Ifigenia wa Ethiopia

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Sanamu ya Mt. Ifigenia kutoka Minas Gerais, Brazil, karne ya 18.

Ifigenia wa Ethiopia (kwa Kigiriki: Ἰφιγένεια, Ifigeneia[1]) alikuwa mwanamke wa karne ya 1 ambaye maisha yake yanasimuliwa na kitabu Golden Legend [2].

Humo tunasikia kwamba alikuwa bikira aliyeongokea Ukristo na kuwekwa wakfu kwa Mungu kwa njia ya Mathayo Mtume, alipokuwa anaeneza Injili huko "Ethiopia," kwa maana ya eneo kusini kwa Bahari Kaspi,[3] yaani Mesopotamia au Armenia (Colchis).[note 1][note 2]

Tangu kale anaheshimiwa na Wakatoliki na Waorthodoksi kama mtakatifu.

Sikukuu yake huadhimishwa tarehe 21 Septemba[10][11][12] au 16 Novemba[13][14]

Tazama pia[hariri | hariri chanzo]

Maelezo[hariri | hariri chanzo]

  1. According to the Encyclopædia Britannica (2009 Ultimate Reference Suite):
    • "Tradition notes his ministry in Judaea, after which he supposedly missioned to the East, suggesting Ethiopia and Persia. Legend differs as to the scene of his missions and as to whether he died a natural or a martyr's death."[4]
  2. In the past there was more than one region that was referred to by the term "Ethiopia".[5] There was the Ethiopia of North Africa ("African Ethiopia"); and another region sometimes called "Asiatic Ethiopia",[6] located either in one of the provinces of Mesopotamia (Assyria and Babylon), or in Ancient Armenia (Colchis). Note:
    • "Ethiopia in Roman History (1-200 AD) Later the term "Ethiopia" would become synonymous not just with the Kushites, but all Africans. Unlike the earlier Greek writers who distinguished Ethiopians from other Africans, Claudius Ptolemy (90–168 AD), a Roman citizen who lived in Alexandria, used "Ethiopia" as a racial term. In his Tetrabiblos: Or Quadripartite, he tried to explain the physical characteristics of people around the world saying, 'They are consequently black in complexion, and have thick and curled hair...and they are called by the common name of Aethiopians.'"[5]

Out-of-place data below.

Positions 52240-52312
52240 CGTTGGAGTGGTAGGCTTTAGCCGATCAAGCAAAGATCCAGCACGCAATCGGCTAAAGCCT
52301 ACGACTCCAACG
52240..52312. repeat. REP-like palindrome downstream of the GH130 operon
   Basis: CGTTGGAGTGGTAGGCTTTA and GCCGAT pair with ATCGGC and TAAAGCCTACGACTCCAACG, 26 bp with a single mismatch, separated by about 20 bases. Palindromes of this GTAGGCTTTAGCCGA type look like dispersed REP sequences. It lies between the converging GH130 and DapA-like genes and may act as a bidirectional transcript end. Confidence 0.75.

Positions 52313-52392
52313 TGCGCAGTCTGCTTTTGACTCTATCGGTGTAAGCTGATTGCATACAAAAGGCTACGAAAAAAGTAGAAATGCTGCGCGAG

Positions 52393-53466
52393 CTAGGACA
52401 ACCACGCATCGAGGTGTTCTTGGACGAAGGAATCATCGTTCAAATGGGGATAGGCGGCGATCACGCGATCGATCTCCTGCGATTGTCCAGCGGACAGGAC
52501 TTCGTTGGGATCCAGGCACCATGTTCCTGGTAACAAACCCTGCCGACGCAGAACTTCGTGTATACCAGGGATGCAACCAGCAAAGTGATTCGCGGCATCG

• St. Jerome and the Christian monk Sophronius in the 4th century referred to the region of Colchis as a "Second Ethiopia".[7][8] Earlier, the Classical Greek historian Herodotus also had written about a colony founded in the region of Colchis, which was inhabited by Ethiopic people, believed to have been brought there by the Egyptian Pharaoh Sesostris.[8][9]

Tanbihi[hariri | hariri chanzo]

  1. Robert C. Smith Jr. "The Colonial Architecture of Minas Gerais in Brazil." The Art Bulletin, Vol. 21, No. 2 (Jun., 1939), pp. 110–159. p. 115.
  2. Jacobus de Voragine, Archbishop of Genoa, 1275 (Comp.). "Here beginneth the Life of S. Matthew, and, first of the interpretation of his name." In: The GOLDEN LEGEND or LIVES of the SAINTS: VOLUME FIVE. First Edition Publ. 1470. ENGLISHED by WILLIAM CAXTON, First Edition 1483. Temple Classics, Ed. by F.S. ELLIS, First issue 1900, Reprinted 1922, 1931.
  3. "Liturgical Calendars: Saint Matthew, Apostle and Evangelist." The Anglican Catholic Church. Retrieved: 10 September 2016.
    • Citing: The Anglican Breviary. Frank Gavin Liturgical Foundation, Inc., New York, 1955. Pages 1455–56.
  4. "Matthew (the Evangelist), Saint." Encyclopædia Britannica. Encyclopædia Britannica 2009 Ultimate Reference Suite. Chicago: Encyclopædia Britannica, 2009.
  5. 5.0 5.1 Ancient Ethiopia or Kush. TA NETER FOUNDATION (TaNeter.org). Retrieved: 8 September 2016.
  6. The Classical Journal, Volume 17. A.J. Valpy, 1818. p. 8.
  7. Martin Bernal. Black Athena. Rutgers University Press, 1987. p. 253.
  8. 8.0 8.1 Ancient Armenia – Once home to the "second Ethiopia" ? Ethiopianism-Ethiopiawinet Online Revival. November 20, 2012. Retrieved: 29 August 2016.
  9. Herodotus. The Histories. Transl. by Tom Holland. Penguin Books, 2013. pp. 148–149. (Book Two: 103, 104).
  10. The Roman Martyrology. Transl. by the Archbishop of Baltimore. Last Edition, According to the Copy Printed at Rome in 1914. Revised Edition, with the Imprimatur of His Eminence Cardinal Gibbons. Baltimore: John Murphy Company, 1916. p. 292.
  11. The Benedictine Monks of St Augustine's Abbey, Ramsgate (Comp.). THE BOOK OF SAINTS: A Dictionary of Servants of God Canonised by the Catholic Church: Extracted from the Roman and Other Martyrologies. London: A & C Black. Ltd., 1921. p. 142.
  12. Matthew Bunson and Margaret Bunson. Our Sunday Visitor's Encyclopedia of Saints. Second Edition. Our Sunday Visitor, 2014. p. 416. ISBN 978-1612787169Script error: No such module "check isxn".
  13. St. Ephigenia of Ethiopia. The Self-Ruled Antiochian Orthodox Christian Archdiocese of North America. Retrieved: 6 September 2016.
  14. Lists of Women Saints Names: September 21st. Ss. Mary and Martha Orthodox Monastery, Wagener, SC. Retrieved: 10 September 2016.

Marejeo[hariri | hariri chanzo]

Viungo vya nje[hariri | hariri chanzo]

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